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The CNCDs and the NTDs: Blurring the Lines Dividing Noncommunicable and Communicable Chronic Diseases

World Health Organization statistics show that deaths worldwide from chronic noncommunicable diseases (CNCDs) now exceed those from infectious diseases [1]. The major CNCDs causing the greatest share of deaths and disability worldwide include cardiovascular conditions (mainly heart disease and stroke), some cancers, chronic respiratory conditions, and type 2 diabetes [2]. Together they account for 60% of all deaths worldwide [2]. Approximately 80% of the CNCD deaths occur in low-income and middle-income countries [2]. Most of the factors contributing to such large numbers of deaths, a large proportion of which are premature, are similar to those in developed countries. They include increasing tobacco use, diminished physical activity and lack of exercise, and the consumption of unhealthy foods [2].

CNCDs are defined as diseases or conditions that affect individuals over an extensive period of time and for which there are no known causative agents that are transmitted from one affected individual to another [2]. More than any other type of infection, the neglected tropical diseases (NTDs) most closely resemble the CNCDs. The characteristic feature of the NTDs are their chronic and insidious clinical manifestations, and the resulting long-term disability [3],[4]. An impoverished person suffering from a NTD will typically have the condition for years, sometimes decades, and sometimes their entire life [3],[4]. Indeed, except for the fact that we know their causative agents, the NTDs for the most part meet CNCD-defining criteria. Shown in Table 1 are the major chronic disease syndromes that result from NTDs. Chagas disease is a leading cause of chronic cardiovascular disease in Latin America, often resulting in severe cardiomyopathy [5], while Loa loa and other parasitic infections have been identified as possible etiologies of endomyocardial fibrosis in sub-Saharan Africa [6]. Urinary schistosomiasis is a leading cause of bladder cancer in Africa and the Middle East (causing a unique squamous cell carcinoma) [7],[8], while opisthorchiasis and clonorchiasis, both causes of oriental liver fluke infection, cause bile duct carcinoma in Southeast Asia and China [9]. Worldwide, trichuriasis causes more inflammatory bowel disease than either Crohn disease or ulcerative colitis [10], and schistosomiasis is a leading cause of chronic renal disease and failure in Africa and the Middle East [7],[8],[11]. In Asia, paragonomiasis ranks with tuberculosis and lung cancer as a leading cause of hemoptysis [12], and toxocariasis is emerging as an important cause of asthma [13].

Anemia is one of the best documented examples of a chronic condition in which a single NTD, such as hookworm infection, accounts for a significant percentage of the attributable risk [14][17], or in which multiple NTD coinfections and polyparasitism make a significant contribution [18][23]. Another is cancer—urinary schistosomiasis was shown to account for 28% of the bladder cancer in Bulawayo, Zimbabwe [24], and 0.1% of the world's cancer burden [25], while liver flukes (e.g., Clonorchis sinensis and Opisthorchis spp.) account for an estimated 0.02% of all cancers [25]. Van der Werf et al. determined that Schistosoma haematobium was responsible for 10 million cases of hydronephrosis in sub-Saharan Africa, and S. mansoni was associated with 8.5 million cases of hepatomegaly in the region [11]. It has been further estimated that approximately 5.4 million people will develop chronic Chagas heart disease, while 900,000 will develop severe enlargement of the digestive tract (megacolon and megaesophagus) [26].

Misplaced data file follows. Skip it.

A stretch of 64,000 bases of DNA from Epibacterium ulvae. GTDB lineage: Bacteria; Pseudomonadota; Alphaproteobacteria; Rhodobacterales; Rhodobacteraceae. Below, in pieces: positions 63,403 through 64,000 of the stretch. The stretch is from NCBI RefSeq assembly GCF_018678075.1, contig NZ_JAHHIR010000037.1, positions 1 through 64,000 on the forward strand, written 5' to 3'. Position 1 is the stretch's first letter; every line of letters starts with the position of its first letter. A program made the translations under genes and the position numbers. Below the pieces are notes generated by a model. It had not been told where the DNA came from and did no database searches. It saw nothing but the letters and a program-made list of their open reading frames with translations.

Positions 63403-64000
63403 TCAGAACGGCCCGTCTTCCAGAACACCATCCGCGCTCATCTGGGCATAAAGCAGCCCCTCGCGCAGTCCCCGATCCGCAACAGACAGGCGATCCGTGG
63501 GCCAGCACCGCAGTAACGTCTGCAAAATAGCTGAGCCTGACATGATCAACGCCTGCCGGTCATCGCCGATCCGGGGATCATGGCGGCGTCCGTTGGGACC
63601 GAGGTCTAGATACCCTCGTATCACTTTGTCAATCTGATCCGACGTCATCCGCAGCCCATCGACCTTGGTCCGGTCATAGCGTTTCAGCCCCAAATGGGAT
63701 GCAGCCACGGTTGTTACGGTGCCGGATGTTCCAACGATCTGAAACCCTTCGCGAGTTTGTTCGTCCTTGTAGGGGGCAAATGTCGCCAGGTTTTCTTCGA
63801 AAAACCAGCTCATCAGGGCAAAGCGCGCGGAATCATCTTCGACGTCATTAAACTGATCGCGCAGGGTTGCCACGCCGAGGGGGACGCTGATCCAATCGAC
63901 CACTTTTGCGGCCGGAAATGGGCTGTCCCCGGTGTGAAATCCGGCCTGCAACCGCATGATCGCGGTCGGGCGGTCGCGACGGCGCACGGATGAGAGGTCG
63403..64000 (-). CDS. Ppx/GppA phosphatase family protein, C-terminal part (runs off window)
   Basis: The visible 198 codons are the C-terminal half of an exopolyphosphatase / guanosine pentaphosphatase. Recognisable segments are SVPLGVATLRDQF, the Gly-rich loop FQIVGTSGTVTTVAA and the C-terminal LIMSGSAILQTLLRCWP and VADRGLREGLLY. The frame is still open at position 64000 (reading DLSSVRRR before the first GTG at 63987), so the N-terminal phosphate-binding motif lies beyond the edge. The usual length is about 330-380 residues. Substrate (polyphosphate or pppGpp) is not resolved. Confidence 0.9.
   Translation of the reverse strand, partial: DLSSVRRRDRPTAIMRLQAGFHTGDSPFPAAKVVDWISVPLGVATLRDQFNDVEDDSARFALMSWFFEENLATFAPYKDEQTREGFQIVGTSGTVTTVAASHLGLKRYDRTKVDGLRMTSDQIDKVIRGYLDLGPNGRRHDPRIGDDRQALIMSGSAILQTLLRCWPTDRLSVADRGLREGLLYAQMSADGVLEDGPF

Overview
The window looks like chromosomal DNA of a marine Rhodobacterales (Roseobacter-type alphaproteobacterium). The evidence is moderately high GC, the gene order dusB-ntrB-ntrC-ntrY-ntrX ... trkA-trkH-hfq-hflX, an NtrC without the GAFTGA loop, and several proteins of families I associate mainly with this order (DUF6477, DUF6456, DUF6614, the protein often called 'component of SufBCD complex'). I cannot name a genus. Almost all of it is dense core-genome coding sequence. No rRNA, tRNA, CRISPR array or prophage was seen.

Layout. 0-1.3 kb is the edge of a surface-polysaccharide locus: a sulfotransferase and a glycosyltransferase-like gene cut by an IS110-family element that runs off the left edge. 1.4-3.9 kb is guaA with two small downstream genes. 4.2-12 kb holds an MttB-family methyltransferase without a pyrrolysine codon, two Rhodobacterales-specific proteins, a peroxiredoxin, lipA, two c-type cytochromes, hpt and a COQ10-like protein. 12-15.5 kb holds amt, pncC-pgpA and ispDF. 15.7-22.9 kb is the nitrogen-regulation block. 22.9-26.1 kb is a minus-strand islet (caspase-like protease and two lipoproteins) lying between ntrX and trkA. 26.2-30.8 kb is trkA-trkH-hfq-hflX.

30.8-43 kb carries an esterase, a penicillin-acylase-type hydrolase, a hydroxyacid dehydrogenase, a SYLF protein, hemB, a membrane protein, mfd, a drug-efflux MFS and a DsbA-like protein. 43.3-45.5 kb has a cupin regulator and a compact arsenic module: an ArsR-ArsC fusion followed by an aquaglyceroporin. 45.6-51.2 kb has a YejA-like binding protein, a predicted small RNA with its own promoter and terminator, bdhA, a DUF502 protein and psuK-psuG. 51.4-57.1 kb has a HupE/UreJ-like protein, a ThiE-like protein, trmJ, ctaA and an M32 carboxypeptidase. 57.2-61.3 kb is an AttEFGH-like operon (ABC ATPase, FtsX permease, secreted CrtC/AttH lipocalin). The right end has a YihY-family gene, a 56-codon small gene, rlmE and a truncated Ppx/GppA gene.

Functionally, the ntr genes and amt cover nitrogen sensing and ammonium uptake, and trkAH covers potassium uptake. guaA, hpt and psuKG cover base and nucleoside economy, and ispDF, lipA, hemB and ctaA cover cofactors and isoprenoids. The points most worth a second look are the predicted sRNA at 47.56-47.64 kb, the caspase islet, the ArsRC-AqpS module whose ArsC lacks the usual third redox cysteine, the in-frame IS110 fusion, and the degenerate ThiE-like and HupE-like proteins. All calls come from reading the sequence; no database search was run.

However, the full extent to which the NTDs listed in Table 1 contribute to the other CNCDs requires active investigation. Among the bottom billion living in the poorest areas of the developing world, the underlying causes of chronic cardiovascular, renal, hepatic, and gastrointestinal disease, as well as cancer, are frequently neglected and unstudied. Because they are so common in low-income and middle-income countries, it is of critical importance to determine how the NTDs contribute significantly to the CNCD burden in such regions. Such an evidence base is critical for informing new policies for tackling chronic disease in developing countries. The new Grand Challenges in CNCDs initiative [2] is an ambitious effort to raise public awareness of these conditions in the developing world, enhance economic, legal, and environmental policies, modify risk factors, mitigate the health impacts of poverty and urbanization, engage the community, and reorient health systems away from treatment towards prevention [2]. Wherever the NTDs geographically overlap with the CNCDs, there is a need to assess the contribution of the former, and to recognize that when it comes to NTDs, the distinction between noncommunicable and communicable diseases can be murky.


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